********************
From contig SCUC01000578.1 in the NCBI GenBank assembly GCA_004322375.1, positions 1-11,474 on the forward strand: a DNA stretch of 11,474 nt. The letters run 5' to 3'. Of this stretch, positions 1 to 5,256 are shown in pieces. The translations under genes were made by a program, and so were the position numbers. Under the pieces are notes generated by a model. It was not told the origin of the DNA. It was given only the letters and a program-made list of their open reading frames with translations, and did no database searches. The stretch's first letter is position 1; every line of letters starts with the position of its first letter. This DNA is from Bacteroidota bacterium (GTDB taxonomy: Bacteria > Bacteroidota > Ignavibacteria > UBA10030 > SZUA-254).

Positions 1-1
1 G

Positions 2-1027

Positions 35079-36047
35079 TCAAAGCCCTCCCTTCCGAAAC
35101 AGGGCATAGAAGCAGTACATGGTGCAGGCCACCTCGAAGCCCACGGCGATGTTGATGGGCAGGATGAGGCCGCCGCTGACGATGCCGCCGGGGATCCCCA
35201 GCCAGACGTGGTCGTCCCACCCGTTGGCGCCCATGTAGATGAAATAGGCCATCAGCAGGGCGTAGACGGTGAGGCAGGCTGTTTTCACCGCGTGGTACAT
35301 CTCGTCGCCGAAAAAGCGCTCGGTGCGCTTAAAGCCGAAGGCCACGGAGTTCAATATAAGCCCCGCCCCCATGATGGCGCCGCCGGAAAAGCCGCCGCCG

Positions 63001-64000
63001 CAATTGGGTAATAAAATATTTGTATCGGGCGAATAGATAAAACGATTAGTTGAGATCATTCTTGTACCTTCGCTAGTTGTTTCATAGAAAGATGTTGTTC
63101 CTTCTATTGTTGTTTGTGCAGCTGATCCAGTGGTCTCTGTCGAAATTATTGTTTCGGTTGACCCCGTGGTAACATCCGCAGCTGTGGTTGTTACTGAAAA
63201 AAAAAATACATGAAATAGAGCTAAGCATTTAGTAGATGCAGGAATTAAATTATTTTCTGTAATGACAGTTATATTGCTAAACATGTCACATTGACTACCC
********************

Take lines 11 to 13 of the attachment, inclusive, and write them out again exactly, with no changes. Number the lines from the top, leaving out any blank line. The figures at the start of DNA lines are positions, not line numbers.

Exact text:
63001 CAATTGGGTAATAAAATATTTGTATCGGGCGAATAGATAAAACGATTAGTTGAGATCATTCTTGTACCTTCGCTAGTTGTTTCATAGAAAGATGTTGTTC
63101 CTTCTATTGTTGTTTGTGCAGCTGATCCAGTGGTCTCTGTCGAAATTATTGTTTCGGTTGACCCCGTGGTAACATCCGCAGCTGTGGTTGTTACTGAAAA
63201 AAAAAATACATGAAATAGAGCTAAGCATTTAGTAGATGCAGGAATTAAATTATTTTCTGTAATGACAGTTATATTGCTAAACATGTCACATTGACTACCC